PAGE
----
One of most well-known firms that has a cannabis based business is GW Pharmaceutical (GWPH) According to self-proclaimed cannabis analyst, Alan Brochstein , he believes that GW Pharmaceuticals is "a Rolls Royce of companies in this space, a true medical company." They have developed more than 5 dozen cannabinoids. Other firms like INSYS (INSY) are spending their time on large potential markets like chemotherapy patients who will use their products to fight nausea and vomiting that often accompanies these life-saving treatments. Still other firms, like NEMUS BioScience, are researching novel ways of drug delivery for cannabis products to minimize risk from smoking and assure standard dosage through new ways of drug delivery methods.

According to Billingsley, in 2014, $1 Billion in medical marijuana medicine will be legally sold and dispensed by state-licensed dispensaries. So when and if it's approved at the federal level, according to GreenWave Advisors, the market will likely explode into a $35 billion industry. This is a development to watch - and one with many upside opportunities. But right now it feels like a green rush, so be careful you don't get caught up in the weeds.

3.There is a difference between medical marijuana and pharmaceutical cannabis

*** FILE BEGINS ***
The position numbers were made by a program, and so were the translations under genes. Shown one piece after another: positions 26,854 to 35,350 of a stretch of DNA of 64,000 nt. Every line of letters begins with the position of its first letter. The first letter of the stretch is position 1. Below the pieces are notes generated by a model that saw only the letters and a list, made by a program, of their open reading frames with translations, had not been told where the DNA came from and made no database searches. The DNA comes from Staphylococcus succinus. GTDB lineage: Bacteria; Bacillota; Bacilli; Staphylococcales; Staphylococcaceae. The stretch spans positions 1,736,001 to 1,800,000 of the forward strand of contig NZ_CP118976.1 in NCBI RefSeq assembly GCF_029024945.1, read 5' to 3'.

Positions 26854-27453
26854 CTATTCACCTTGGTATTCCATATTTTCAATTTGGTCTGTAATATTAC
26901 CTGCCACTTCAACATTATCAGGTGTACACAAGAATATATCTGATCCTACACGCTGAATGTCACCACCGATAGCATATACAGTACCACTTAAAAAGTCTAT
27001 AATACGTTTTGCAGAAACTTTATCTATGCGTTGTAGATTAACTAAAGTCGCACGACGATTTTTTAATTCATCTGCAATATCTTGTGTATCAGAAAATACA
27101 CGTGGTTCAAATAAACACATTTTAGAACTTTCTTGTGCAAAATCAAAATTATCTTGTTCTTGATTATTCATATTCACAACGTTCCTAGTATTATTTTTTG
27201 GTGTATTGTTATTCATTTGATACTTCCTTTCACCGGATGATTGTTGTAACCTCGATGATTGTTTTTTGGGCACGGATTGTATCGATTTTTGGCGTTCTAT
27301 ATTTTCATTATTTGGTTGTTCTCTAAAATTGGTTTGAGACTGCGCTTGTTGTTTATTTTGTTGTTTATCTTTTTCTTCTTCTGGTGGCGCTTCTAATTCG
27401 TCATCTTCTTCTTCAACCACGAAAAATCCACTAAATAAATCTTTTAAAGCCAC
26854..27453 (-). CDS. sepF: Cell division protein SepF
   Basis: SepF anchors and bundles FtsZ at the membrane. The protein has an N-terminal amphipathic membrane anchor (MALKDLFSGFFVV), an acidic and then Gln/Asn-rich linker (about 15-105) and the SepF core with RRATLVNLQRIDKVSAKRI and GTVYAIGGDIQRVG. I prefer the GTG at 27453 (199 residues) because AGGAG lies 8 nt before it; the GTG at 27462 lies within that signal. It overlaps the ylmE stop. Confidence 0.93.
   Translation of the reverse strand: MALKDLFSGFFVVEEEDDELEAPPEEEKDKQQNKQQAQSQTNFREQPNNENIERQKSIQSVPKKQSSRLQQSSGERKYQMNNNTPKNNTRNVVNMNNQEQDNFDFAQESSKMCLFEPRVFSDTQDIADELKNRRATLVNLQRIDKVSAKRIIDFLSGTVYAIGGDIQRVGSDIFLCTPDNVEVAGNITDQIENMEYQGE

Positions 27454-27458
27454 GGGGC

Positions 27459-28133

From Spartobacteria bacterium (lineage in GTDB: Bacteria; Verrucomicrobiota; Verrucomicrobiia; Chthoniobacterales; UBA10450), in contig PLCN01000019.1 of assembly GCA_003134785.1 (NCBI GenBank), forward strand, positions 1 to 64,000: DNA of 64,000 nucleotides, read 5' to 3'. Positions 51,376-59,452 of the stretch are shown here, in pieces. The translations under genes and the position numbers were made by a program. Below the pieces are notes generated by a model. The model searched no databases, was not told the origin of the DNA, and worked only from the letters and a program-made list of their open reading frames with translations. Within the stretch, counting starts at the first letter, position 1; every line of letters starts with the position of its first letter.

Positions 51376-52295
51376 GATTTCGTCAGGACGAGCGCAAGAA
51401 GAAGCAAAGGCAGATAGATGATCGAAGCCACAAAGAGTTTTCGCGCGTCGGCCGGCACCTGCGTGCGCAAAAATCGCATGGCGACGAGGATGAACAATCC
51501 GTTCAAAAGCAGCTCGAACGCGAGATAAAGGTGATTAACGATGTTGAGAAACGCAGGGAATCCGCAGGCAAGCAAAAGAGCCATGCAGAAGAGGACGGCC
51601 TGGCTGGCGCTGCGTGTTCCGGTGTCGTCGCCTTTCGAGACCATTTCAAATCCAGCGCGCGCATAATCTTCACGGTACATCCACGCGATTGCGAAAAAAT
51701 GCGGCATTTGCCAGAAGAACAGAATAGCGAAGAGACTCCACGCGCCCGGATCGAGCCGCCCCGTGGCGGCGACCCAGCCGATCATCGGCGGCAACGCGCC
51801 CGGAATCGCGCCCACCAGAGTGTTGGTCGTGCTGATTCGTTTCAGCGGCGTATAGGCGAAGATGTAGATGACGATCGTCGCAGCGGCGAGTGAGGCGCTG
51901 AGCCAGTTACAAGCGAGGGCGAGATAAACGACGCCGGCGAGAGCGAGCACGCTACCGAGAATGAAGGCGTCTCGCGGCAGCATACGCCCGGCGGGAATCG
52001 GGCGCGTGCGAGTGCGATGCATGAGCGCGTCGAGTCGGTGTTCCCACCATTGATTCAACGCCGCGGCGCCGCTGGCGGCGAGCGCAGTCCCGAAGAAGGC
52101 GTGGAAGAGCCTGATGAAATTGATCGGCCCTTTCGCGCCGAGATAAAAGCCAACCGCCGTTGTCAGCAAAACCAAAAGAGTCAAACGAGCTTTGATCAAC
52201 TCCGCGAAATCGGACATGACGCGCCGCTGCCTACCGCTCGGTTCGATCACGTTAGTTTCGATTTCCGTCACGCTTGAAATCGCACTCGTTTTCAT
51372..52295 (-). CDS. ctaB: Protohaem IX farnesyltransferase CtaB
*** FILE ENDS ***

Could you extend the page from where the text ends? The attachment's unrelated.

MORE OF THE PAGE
Medical marijuana is a term that suggests any aspect of the plant's real or imagined medicinal value, but there are companies developing cannabis-derived drugs using conventional FDA regulatory routes. The term, pharmaceutical cannabis is what the industry is using to indicate the cannabis-derived drug has been through a rigorous regulatory, safety and efficacy approval process.

While access to cannabis might work for a given condition, you may not have access through a medical dispensary in your state. I guess you can self-prescribe for now but we'll see if the industry makes it a joint effort. Disclosures here.

4.State versus federal medical marijuana legalization

Since under federal law, cannabis is a schedule 1 drug (classified as illegal with no medical value), states are passing medical marijuana legislation without clinical trials and without identifying specific indications (FDA approved uses). That federal versus state legality conflict is causing a lot of confusion, and will need to be resolved in order to protect patient safety.

More, because cannabis is schedule 1, the U.S. Drug Enforcement Agency (DEA) has a say into FDA approval (unlike other prescription drugs) and all indications are that the DEA is not cannabis friendly - even medically. So that means federal approval is under the influence of the DEA.